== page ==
On 20 May 2023 important changes to the Competition and Consumer Protection Law in Poland entered into force as a result of implementation of ECN+ directive. The changes implement into the Polish legal framework the EU directive to empower the competition authorities of the Member States to be more effective enforcers of competition law.
Key amendments of the Polish competition law are as follows:

1. Parent company can also be held liable for its subsidiary’s infringements of competition law  
Up until recently, fines of up to 10 % of annual turnover for infringements of competition law could have been imposed by a Polish competition authority on a direct infringer. Additionally, the management of the infringer could also have been held liable for infringements of competition law. The competition authority could impose a fine of up to PLN 2 million for intentionally allowing an infringement of competition law to be committed.
According to the new rules, if the infringement of competition law is committed by a Polish subsidiary, then the Polish competition authority may impose a fine of up to 10% on the direct infringer but also – a fine can be imposed on its parent company. In addition, the management of the parent company can also be held liable for infringements of competition law. The Polish competition authority can impose a fine of up to PLN 2 million to a foreign management for intentionally allowing an infringement of competition law to be committed.
According to the new law, competition law is deemed to be infringed by the parent company if it "exercises a decisive influence" on the direct infringer. At the same time, a presumption of exercising a decisive influence has been introduced where the parent company’s share in the subsidiary’s capital exceeds 90%.
A number of modifications have also been made to other penalties. For example, the maximum penalty imposed on business associations has been significantly increased - under the new regulations, a fine of up to 10% of the total turnover of the members of the association can be imposed, and they will assume responsibility for paying it.
2. Inspection and search procedure  
Numerous changes concerning the inspection and search procedure, including the possibility of UOKiK’s inspectors conducting searches on private premises directly, with the consent of the court (before, such searches could only be performed by the police at UOKiK’s request) have been made. Additionally, the new law provides for the possibility of lodging a complaint against the court’s decision to consent to a search (its acceptance means that the President of UOKiK will not be allowed to use the evidence gathered during a search).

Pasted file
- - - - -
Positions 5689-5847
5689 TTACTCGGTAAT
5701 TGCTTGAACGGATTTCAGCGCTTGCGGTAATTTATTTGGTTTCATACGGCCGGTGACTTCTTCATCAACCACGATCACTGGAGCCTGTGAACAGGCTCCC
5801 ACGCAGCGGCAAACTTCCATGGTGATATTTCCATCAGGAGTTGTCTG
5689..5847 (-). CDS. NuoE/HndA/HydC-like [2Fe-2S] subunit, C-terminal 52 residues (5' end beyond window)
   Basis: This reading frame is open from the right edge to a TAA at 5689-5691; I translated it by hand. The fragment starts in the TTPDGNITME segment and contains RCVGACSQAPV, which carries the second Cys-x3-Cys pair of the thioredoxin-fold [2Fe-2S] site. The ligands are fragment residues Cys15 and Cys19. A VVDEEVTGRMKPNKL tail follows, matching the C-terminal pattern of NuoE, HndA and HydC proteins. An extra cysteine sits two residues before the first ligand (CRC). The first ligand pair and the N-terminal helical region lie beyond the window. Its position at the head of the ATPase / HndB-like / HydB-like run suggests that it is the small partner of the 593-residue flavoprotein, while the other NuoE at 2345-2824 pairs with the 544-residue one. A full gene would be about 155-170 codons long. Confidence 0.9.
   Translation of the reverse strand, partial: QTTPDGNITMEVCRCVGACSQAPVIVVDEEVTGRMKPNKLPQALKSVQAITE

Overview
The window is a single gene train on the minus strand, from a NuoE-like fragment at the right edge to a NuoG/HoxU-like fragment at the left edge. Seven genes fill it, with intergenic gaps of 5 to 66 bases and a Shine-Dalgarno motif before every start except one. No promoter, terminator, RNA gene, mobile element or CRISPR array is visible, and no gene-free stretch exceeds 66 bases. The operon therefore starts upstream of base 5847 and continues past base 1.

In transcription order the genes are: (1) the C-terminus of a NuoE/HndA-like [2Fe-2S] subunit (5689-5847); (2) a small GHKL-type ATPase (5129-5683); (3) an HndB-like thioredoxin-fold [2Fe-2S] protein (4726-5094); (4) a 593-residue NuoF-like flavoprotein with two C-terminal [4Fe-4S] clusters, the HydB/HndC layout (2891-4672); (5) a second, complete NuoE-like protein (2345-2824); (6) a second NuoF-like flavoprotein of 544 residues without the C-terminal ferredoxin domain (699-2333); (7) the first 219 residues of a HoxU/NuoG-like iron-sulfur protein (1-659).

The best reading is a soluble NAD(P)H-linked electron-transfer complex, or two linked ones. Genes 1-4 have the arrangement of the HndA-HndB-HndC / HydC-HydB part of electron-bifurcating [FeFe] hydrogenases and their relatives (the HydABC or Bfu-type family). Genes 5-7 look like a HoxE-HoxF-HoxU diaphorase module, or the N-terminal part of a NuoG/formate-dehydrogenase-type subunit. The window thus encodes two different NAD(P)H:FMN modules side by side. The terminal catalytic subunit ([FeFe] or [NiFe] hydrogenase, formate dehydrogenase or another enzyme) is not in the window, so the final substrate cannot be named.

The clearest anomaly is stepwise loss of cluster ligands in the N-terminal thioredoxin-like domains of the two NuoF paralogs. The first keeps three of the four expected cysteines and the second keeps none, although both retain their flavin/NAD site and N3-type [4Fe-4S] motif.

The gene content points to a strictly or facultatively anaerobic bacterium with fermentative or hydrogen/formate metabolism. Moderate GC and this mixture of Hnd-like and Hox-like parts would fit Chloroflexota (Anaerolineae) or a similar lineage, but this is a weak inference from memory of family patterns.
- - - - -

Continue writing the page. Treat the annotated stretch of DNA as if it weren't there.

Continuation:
The amendment also introduced changes to legal professional privilege (LPP). If, during the inspection, an entrepreneur states that letters or documents disclosed by the UOKiK contain correspondence with an external lawyer, or have been drawn up for the purpose of realizing the right of the entrepreneur to obtain legal defense from such a lawyer, in connection with the UOKiK’s proceedings, the inspectors will be required to skip these letters or documents. At the same time, inspectors will be allowed to take a "cursory look" at such document in order to determine the author, addressee, title and subject of such document or the day on which it was drawn up.
3. Key other changes  
Other significant changes includes among others:
i)   modification to the leniency procedure, with a clarification of the scope of "cooperation" with the President of UOKiK which the leniency applicant is obliged to undertake.
ii)   introduction of a 5-year mandate of office for the President of the UOKiK, with the possibility of serving 2 terms;
iii)   suspension of the statute of limitations for competition law violations for the duration of the proceedings.

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